Senators reach deal on immigration reform measure

Senators negotiating a broad immigration bill announced an agreement Thursday to create a 400,000-employee-a-year guestworker program and a system for issuing over 1 million permanent visas annually on the basis of job skills, education and family ties to legal residents.

The bill also would provide a path to citizenship for millions of illegal immigrants who were in the United States before Jan. 1, 2007. The announcement came after a last-minute push when negotiators appeared to be backing away from concepts agreed to as late as Wednesday night. Among the last of the sticking points to be resolved was how points would be assigned to low-skilled workers.

Under the deal, future guestworkers would be allowed to enter the country on two-year visas and would have to return home for one year before seeking to enter the country again. Total stays would be limited to six years. Guestworkers would earn points toward a green card while working in the United States.

The guestworker program could not begin until the enforcement provisions under the bill were implemented. They include a doubling of the border patrol and the construction of the fence along the Mexican border. Homeland Security Secretary Michael Chertoff has estimated that job will take 18 months.

The estimated 12 million illegal immigrants who arrived before Jan. 1 of last year could receive a "work authorization" immediately after enactment and subsequently be granted a "Z visa" putting them on a path to citizenship. But the heads of households would have to first pay a $5,000 fine and return home within eight years to become eligible to file a citizenship application.

The deal also carves out of the point system for all families that applied for green cards before May 2005 -- the "backlog" of applicants. All other applicants now awaiting green cards would have to reapply under the new point system. About 4 million families in the applicant backlog applied before the cutoff date, according to a memo describing the bill from the office of Senate Judiciary Immigration Subcommittee Chairman Edward Kennedy, D-Mass., who brokered the deal.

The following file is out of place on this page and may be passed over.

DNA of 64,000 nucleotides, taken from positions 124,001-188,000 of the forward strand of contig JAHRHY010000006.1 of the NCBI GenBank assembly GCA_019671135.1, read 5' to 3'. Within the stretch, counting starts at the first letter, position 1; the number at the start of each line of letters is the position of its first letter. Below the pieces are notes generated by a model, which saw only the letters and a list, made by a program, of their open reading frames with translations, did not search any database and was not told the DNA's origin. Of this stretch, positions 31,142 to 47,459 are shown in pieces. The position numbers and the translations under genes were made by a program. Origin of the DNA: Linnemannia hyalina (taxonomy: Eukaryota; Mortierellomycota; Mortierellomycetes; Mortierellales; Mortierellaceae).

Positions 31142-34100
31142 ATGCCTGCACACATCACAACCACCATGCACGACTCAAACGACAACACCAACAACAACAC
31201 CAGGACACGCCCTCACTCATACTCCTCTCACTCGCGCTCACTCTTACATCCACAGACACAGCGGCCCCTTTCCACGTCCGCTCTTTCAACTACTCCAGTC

Upon enactment, 1.1 million of the green cards issued under the new point system would be family-based, and 140,000 would be merit-based -- for a ratio of 89 percent to 11 percent. Over a period of eight years, the ratio would be reduced to 60 percent family-based (550,000) and 40 percent merit-based (380,000), according to the memo.

Agricultural workers would be included in the framework of the new system, but in a separate category with different standards. These workers would be issued a separate kind of visa and could apply for citizenship only after they had worked for a specified time in agriculture, according to Sen. Larry Craig, R-Idaho.

Stay up-to-date with federal news alerts and analysis — Sign up for GovExec's email newsletters.
Close [ x ] More from GovExec

Thank you for subscribing to newsletters from
We think these reports might interest you:

  • Forecasting Cloud's Future

    Conversations with Federal, State, and Local Technology Leaders on Cloud-Driven Digital Transformation

  • The Big Data Campaign Trail

    With everyone so focused on security following recent breaches at federal, state and local government and education institutions, there has been little emphasis on the need for better operations. This report breaks down some of the biggest operational challenges in IT management and provides insight into how agencies and leaders can successfully solve some of the biggest lingering government IT issues.

  • Communicating Innovation in Federal Government

    Federal Government spending on ‘obsolete technology’ continues to increase. Supporting the twin pillars of improved digital service delivery for citizens on the one hand, and the increasingly optimized and flexible working practices for federal employees on the other, are neither easy nor inexpensive tasks. This whitepaper explores how federal agencies can leverage the value of existing agency technology assets while offering IT leaders the ability to implement the kind of employee productivity, citizen service improvements and security demanded by federal oversight.

  • IT Transformation Trends: Flash Storage as a Strategic IT Asset

    MIT Technology Review: Flash Storage As a Strategic IT Asset For the first time in decades, IT leaders now consider all-flash storage as a strategic IT asset. IT has become a new operating model that enables self-service with high performance, density and resiliency. It also offers the self-service agility of the public cloud combined with the security, performance, and cost-effectiveness of a private cloud. Download this MIT Technology Review paper to learn more about how all-flash storage is transforming the data center.

  • Ongoing Efforts in Veterans Health Care Modernization

    This report discusses the current state of veterans health care


When you download a report, your information may be shared with the underwriters of that document.